The role of traceability in food fraud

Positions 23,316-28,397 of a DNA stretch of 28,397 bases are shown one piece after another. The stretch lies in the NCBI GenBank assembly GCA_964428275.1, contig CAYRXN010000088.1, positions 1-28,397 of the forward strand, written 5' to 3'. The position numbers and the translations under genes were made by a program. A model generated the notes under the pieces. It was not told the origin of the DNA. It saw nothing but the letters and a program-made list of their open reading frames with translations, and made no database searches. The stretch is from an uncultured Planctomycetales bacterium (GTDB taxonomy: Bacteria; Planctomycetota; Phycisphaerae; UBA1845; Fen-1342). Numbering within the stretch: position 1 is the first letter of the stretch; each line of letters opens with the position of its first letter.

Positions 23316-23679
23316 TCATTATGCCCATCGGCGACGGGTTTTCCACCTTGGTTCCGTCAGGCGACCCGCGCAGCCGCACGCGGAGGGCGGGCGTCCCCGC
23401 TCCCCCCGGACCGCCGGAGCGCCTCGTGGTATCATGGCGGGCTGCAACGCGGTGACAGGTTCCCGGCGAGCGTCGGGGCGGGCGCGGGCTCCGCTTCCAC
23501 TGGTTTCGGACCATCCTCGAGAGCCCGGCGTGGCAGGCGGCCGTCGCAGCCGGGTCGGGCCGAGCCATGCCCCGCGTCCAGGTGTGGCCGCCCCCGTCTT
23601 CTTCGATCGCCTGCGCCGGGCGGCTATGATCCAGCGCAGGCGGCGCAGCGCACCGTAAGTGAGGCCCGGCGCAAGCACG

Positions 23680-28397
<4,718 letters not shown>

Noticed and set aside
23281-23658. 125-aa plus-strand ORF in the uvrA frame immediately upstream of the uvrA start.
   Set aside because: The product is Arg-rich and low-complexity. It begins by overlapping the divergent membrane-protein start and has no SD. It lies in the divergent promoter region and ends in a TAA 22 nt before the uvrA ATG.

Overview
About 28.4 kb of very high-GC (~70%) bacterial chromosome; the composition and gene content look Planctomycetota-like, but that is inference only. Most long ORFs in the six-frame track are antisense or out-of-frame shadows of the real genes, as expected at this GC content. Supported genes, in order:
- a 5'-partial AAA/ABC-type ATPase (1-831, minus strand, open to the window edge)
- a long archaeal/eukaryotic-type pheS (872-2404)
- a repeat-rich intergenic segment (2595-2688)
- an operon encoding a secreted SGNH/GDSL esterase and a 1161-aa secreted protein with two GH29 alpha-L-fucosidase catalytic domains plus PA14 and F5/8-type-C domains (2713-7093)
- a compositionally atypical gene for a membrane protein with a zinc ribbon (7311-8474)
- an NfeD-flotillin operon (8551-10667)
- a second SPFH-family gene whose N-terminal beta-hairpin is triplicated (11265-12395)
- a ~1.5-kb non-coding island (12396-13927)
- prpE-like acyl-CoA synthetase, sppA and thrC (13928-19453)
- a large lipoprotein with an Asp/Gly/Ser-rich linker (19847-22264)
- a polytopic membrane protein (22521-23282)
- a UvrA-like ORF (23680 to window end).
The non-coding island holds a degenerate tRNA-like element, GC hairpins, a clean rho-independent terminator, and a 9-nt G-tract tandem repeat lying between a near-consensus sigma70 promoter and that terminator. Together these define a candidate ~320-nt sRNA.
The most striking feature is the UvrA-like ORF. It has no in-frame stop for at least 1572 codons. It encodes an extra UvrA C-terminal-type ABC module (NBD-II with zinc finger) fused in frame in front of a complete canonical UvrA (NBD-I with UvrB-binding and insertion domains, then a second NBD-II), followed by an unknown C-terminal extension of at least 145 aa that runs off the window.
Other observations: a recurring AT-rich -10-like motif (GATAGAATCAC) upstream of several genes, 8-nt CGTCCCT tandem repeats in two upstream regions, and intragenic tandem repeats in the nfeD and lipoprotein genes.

Miguel Campos – Speciality Food -Notorious wine counterfeiter, Rudy Kurniawan, pocketed an estimated $150 million from fraudulent wine sales in the early 2000’s. Using a DIY workshop, he skilfully modified cheaper wines and relabelled them as prestigious vintages. However, food fraud isn’t an exclusive challenge for premium products. According to the World Customs Organisation (WCO), seven per cent of global trade consists of counterfeit products. Kurniawan’s wine fraud was dubbed the biggest hoax in the history of wine sales, but for the wider food and beverage industry, fraudulent products regularly cost the sector up to US $40 billion per year globally. Food fraud describes any product that is deliberately mislabelled, misrepresented, diluted, tampered with or — in the case of Kuraniawan — substituted with a different product. Unsurprisingly, profit is the primary reason that food products fall foul to this crime, but this doesn’t necessarily mean fraud only affects high-end products. Everyday products like olive oil, honey, milk and coffee are among the most commonly counterfeit foods. Back in 2015, the Italian press revealed large-scale olive oil fraud. Products from seven major olive oil producers were proven to contain significant amounts of lower quality oils and therefore did not meet… continue reading

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